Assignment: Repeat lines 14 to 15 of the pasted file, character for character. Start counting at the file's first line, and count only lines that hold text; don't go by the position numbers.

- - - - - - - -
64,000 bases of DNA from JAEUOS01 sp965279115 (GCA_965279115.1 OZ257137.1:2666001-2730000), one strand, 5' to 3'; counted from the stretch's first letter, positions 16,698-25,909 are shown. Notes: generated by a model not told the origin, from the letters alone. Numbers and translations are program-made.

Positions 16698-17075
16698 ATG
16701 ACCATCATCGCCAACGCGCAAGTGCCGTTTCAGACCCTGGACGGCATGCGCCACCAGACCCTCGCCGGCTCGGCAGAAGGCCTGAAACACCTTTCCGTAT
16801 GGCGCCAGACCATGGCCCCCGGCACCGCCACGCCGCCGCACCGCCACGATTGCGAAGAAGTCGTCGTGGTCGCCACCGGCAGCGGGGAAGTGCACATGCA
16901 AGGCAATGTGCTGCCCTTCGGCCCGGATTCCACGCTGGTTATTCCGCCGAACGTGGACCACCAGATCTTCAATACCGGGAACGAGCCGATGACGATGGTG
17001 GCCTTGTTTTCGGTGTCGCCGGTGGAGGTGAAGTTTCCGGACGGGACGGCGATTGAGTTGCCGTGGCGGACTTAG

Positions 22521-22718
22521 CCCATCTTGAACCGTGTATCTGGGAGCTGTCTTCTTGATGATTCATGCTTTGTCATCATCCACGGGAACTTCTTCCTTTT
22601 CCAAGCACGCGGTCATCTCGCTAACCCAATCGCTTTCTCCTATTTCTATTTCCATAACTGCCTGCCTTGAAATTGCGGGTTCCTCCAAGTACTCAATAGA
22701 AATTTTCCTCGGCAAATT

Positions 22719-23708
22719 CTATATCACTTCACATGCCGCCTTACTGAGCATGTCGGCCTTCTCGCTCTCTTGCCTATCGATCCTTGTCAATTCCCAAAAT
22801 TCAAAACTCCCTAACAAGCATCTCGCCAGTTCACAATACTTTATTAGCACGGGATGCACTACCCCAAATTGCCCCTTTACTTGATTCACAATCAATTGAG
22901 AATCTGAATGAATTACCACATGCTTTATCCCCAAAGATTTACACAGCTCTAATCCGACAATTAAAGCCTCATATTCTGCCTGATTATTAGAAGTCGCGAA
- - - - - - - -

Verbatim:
22801 TCAAAACTCCCTAACAAGCATCTCGCCAGTTCACAATACTTTATTAGCACGGGATGCACTACCCCAAATTGCCCCTTTACTTGATTCACAATCAATTGAG
22901 AATCTGAATGAATTACCACATGCTTTATCCCCAAAGATTTACACAGCTCTAATCCGACAATTAAAGCCTCATATTCTGCCTGATTATTAGAAGTCGCGAA